A common misconception about an Order of Protection is that it is only a piece of paper. What is it really? It is a piece of paper with legal ramifications, that can include arrests, fines, and even incarceration. However, it will not stop a bullet or an attack by a determined aggressor. What it will do is deter a law abiding citizen from continuing with threats and bullying tactics and possibly physical abuse. It will also provide a paper trail if you are in the unfortunate position of needing one. We have recently been personal witness to this when one of our own had an order of protection and was shot by her ex boyfriend in spite of the order. Fortunately, due to her fear and her desire to protect herself from his continued threats and harassment, she had obtained a concealed carry permit and a firearm. She had filed numerous police reports to no avail regarding his violations of the order of protection. Other than protect herself, there was nothing else she could have done.

Orders of Protection are viewed differently by the courts. Some courts will barely issue an Order of Protection due to the overuse and abuse of such orders. Some people use them as leverage to make someone else obey them or to get a leg up in their litigation. This makes some courts reluctant to issue them, sometimes, even when they are legitimately needed. For example, in one of the counties in the central Arkansas area, it is nearly impossible to get an order of protection, especially if there is a pending divorce matter. In that county, you basically, not only have to have been threatened with physical harm, there has to have been physical harm – and recently.

Other courts will issue them almost automatically out of a sheer abundance of caution.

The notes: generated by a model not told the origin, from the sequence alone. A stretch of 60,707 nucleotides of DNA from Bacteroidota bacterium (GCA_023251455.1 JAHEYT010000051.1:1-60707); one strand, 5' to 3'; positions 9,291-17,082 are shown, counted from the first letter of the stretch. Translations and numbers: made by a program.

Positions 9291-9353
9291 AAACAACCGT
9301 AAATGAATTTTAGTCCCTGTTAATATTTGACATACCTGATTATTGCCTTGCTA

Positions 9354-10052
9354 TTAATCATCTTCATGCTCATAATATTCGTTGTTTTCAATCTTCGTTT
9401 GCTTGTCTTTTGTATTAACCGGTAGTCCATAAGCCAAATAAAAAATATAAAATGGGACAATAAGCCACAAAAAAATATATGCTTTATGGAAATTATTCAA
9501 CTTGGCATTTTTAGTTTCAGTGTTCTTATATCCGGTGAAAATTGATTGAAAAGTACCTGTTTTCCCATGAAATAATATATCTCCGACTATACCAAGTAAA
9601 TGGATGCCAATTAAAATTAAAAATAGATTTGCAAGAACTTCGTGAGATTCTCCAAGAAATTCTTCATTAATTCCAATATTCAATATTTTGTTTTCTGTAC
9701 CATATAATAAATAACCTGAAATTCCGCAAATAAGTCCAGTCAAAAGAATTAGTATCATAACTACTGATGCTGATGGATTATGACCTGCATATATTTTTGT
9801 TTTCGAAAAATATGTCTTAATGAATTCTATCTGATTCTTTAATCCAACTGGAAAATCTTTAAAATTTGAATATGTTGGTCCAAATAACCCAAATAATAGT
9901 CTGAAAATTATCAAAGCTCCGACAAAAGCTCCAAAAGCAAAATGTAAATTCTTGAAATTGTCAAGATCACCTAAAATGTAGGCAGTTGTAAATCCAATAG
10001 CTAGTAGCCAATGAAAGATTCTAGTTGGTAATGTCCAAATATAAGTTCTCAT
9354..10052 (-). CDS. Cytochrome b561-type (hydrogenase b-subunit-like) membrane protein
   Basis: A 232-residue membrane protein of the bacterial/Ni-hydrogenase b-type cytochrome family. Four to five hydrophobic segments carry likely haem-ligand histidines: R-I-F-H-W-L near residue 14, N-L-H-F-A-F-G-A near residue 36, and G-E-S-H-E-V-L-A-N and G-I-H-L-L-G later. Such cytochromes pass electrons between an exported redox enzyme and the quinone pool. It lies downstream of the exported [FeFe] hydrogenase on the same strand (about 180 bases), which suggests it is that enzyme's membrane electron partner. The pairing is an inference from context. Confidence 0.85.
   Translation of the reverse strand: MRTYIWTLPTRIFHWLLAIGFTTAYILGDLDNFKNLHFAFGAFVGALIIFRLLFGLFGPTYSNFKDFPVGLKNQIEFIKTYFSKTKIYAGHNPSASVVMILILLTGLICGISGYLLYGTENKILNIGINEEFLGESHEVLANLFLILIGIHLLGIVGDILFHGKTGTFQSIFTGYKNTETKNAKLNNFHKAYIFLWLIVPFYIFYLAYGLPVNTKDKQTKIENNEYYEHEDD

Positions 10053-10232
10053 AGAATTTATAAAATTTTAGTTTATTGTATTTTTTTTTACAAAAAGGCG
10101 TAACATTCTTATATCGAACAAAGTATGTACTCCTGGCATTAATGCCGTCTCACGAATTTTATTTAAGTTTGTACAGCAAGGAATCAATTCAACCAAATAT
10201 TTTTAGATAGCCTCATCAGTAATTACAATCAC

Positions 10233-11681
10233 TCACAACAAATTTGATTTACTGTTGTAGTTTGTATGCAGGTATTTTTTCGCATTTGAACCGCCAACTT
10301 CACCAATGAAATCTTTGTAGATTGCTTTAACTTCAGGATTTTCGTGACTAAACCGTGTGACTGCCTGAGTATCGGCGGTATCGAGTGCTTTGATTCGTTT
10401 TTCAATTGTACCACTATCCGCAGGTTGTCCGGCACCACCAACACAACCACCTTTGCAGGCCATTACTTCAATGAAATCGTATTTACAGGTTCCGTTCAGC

There is no rhyme or reason as to how the different jurisdictions decide to issue these orders. Some counties use the prosecuting attorneys office to assist a person wanting an order, some use the sheriff’s office and others use the clerk’s office. Sometimes the petition doesn’t even make it to the judge because the person assisting the person seeking the order decides that the judge won’t sign it.

There can be significant consequences for having an order of protection against you. For example, you cannot possess a firearm while under an order of protection. If your spouse or ex seeks out and obtains a frivolous order of protection, it can be very harmful to your reputation and your rights.

The legislature has tried to add teeth to the law and additional protection by lengthening the time an order can be in place. Violating of an order of protection is currently a class A misdemeanor, which may get the offender up to a year in jail. Regardless of what the legislature does with this statute, a piece of paper does not stop a bullet. It is about the best protection that can be offered in the situation, other than completely uprooting your life and moving and changing your name; and even that may not prevent the person wanting to harm you from doing so.